Mitchell’s Plain resident associations have united in a call for nodal development along “their coastline”.
This would include the urban and recreational nodal point development of 162 hectares of land, including Strandfontein pavilion, Blue Waters, Kapteinsklip/Mnandi and Sonwabe and not just the proposed draft proposal of about 6.2 hectares at the pavilion.
Wolfgat Residents and Ratepayers’ Association Ward 79, Portland Ratepayers’ Association, Strandfontein Ratepayers’ Association and ward councillor Daniel Christians submitted comments to the City, for inclusion in the its draft Development Framework for the area on Tuesday January 3.
Initially the City had set a deadline of December 14 last year for public comment but at a public meeting on November 30 a request was made for an extension. The closing date for comments is now Tuesday January 31.
Jerome September, chairman of the Wolfgat residents association, said there were no proposals or mitigation measures in place to support development in conjunction with conservation and heritage.
“This will advance sustainable economic, environmental and cultural significance on the southern corridor (False Bay Coastline) to the City of Cape Town,” read the document.
They would like to see nodal development encourage and promote local and international tourism; arts and crafts; and “local economic development opportunities of its very people”.
“It is clearly understood that there is growing recognition that interactions with nature provide many desirable human well-being outcomes.
“Thus, it has become increasingly important to understand how and why urban dwellers interact with nature,” reads the submission.
Mr Christians said the City’s designated biodiversity areas need to be reviewed in the interest of the broader transformation agenda of the Metro Southeast, including the protection of certain areas of the environment and all of the 392 hectares of coastal land, on the False Bay coast erf 1212 containing “our camping sites A, B and C”.
He said in the fight of the socio-economic situation of residents of both Mitchell’s Plain and Strandfontein, the municipality had granted development rights to investors between Big Bay and Hout Bay but barred development on coastal land where strip development was taking place and the biodiversity was being destroyed.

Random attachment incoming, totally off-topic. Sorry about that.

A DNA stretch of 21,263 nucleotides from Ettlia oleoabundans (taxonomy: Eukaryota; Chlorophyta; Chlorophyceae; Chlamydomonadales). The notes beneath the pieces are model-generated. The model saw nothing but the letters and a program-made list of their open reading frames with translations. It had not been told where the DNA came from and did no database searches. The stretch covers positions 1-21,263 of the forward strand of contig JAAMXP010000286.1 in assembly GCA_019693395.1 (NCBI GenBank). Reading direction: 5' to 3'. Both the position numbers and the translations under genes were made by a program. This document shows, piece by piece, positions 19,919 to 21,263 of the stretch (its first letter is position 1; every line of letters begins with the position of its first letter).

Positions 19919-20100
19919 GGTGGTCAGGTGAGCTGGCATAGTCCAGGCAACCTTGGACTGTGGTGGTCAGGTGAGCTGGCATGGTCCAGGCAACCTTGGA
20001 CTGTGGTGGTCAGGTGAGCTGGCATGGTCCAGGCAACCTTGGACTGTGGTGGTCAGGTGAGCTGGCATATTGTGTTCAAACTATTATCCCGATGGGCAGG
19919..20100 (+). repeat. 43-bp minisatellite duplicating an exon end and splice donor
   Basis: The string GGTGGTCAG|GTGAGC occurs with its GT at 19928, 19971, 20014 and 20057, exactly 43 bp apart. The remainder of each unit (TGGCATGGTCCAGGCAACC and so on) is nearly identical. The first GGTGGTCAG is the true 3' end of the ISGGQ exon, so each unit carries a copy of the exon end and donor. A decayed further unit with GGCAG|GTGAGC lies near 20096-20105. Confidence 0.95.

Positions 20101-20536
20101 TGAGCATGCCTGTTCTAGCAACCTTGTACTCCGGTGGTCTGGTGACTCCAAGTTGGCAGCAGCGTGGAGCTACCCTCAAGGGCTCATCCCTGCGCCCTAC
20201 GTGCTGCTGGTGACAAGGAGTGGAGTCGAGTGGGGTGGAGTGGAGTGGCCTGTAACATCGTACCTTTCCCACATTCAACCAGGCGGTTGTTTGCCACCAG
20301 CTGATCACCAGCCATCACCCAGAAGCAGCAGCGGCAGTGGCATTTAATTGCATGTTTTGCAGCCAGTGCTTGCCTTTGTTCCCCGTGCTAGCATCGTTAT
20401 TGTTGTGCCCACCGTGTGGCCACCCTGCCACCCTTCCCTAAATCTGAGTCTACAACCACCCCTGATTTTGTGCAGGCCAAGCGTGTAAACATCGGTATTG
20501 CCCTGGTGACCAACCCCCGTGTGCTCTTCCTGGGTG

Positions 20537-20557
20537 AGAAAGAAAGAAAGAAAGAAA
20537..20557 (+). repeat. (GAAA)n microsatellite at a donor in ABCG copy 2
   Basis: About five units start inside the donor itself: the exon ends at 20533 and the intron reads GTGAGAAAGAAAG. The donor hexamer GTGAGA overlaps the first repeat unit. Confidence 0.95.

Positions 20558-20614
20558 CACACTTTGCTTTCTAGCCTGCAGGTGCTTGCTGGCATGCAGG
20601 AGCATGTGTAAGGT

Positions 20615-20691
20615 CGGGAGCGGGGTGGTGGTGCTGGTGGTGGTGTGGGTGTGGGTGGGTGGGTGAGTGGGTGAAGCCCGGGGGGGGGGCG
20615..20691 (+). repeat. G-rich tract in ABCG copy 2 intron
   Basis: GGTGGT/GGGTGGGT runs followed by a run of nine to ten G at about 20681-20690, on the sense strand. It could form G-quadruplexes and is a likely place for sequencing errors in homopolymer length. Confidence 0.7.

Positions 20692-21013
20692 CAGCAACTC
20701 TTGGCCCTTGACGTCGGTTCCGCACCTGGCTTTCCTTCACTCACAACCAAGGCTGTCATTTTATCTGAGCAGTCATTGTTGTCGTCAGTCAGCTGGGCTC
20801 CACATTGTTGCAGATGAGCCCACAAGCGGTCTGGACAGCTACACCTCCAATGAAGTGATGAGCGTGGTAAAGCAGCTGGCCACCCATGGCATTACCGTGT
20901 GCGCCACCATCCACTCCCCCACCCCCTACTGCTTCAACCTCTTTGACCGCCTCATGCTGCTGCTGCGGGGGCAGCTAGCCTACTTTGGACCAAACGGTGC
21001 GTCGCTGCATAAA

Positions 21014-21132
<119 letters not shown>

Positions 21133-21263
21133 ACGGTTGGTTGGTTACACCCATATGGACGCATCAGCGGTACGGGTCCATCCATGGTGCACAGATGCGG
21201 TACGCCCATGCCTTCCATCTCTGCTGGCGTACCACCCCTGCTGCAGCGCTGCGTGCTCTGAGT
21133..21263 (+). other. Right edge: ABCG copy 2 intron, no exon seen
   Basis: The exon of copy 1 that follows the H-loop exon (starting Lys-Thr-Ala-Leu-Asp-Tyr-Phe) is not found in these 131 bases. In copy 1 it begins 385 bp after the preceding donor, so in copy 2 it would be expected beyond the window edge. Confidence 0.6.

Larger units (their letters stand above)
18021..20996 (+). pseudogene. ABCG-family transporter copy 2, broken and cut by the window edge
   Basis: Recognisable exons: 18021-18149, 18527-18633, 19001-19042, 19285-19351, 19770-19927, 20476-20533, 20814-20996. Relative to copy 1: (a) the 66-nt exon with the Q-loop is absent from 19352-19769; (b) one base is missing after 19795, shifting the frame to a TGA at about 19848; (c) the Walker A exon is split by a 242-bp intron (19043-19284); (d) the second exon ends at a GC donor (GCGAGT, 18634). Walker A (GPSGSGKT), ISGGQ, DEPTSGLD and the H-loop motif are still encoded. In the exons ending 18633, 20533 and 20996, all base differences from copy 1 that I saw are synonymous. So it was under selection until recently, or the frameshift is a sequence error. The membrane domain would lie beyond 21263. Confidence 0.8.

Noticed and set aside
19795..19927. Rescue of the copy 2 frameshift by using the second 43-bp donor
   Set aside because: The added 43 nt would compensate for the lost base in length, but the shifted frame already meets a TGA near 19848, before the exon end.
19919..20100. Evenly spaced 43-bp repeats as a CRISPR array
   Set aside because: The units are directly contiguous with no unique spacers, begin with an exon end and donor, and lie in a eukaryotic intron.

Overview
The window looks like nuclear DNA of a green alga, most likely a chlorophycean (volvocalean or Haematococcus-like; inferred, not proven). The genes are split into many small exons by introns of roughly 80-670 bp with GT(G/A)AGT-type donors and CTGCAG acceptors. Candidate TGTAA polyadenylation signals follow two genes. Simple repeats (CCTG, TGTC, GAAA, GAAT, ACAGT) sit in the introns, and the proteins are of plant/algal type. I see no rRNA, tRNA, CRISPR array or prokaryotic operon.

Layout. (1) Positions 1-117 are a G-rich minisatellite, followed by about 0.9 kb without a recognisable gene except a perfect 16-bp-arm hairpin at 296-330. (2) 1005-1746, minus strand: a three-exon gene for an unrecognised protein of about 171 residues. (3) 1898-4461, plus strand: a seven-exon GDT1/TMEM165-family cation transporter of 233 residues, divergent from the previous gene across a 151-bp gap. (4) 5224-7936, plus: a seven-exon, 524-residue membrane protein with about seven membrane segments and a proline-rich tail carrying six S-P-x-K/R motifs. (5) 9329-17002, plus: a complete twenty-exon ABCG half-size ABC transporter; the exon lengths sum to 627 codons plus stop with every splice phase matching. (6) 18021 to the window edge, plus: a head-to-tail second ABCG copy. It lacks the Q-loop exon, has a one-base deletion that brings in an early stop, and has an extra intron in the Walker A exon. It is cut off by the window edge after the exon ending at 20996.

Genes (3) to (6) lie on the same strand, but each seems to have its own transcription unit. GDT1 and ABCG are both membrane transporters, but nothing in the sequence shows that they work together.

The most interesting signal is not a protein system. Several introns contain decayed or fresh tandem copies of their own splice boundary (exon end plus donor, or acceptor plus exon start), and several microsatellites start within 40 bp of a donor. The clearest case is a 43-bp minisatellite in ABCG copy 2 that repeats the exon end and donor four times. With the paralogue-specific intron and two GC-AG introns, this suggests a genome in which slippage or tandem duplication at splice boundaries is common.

“This leads to the set off area on the False Bay coastline where, black communities reside as is the case of our camping sites in Soetwater. This biodiversity footprint that was introduced on the False Bay coastline at the behest of black coastal communities and being introduced by the City of Cape Town, hinges on racial spatial patterns,” said Mr Christians.
The submission includes a snippet from an apartheid regime parastatal company “VisKor” who then declared the False Bay coast as an opportunity for development for the white community.
“In the wake of urban sprawling by blacks, this idea was later discarded and a ‘green lung’ for the False Bay coastline was declared.
“Company records from Watermeyer, Prestige and Retief and Common Ground Consulting (Muller Coetzee) are indicative of future developments for coastal communities but later rejected,” read the joint document.
Mr Christians said: “When poor people are given access to tangible assets, they obtain the means to participate in economic activities, and are therefore better placed to benefit from economic growth.”
Deputy mayor Eddie Andrews, and mayoral committee member for spatial planning and environment, said City officials would refine draft urban development proposals for the area.
“We encourage the local community and local groups and organisations in particular to submit comments as they have inherent local knowledge of the area, and are best placed to identify outstanding needs and demands.
“This will assist us in finalising a plan built on substantial consensus for a desired optimal potential future development outcome for the area,” he said.
According to the municipality deriving the “plan” for the Strandfontein coastal urban node area involved a number of key phases:
- The first phase is to identify a number of possible development scenarios for the area and what the preferred scenario should be. The preferred development scenario now advertised for public comment proposes a mix of land uses, inclusive of primarily recreational, commercial and residential uses, within an area between the coastline and Baden Powell Drive which is focused on the existing Strandfontein resort area.
- The second phase is the preparation of a final Development Framework for the area which will, once approved by the City, would provide broad guidance for all subsequent necessary development processes such as the required environmental, transport and other impact assessments, land use applications that are rezonings and sub-divisions.
- Mr Andrews said the third phase involved the actual development contracts, which would only commence following approval of a Development Framework.
He said the officials would respond to comments in a response report which would be tabled at council once the final draft was ready for approval.
He confirmed receipt of the group’s submission and said the next step would be for council to consider all comments; respond to these, and then formulate a draft.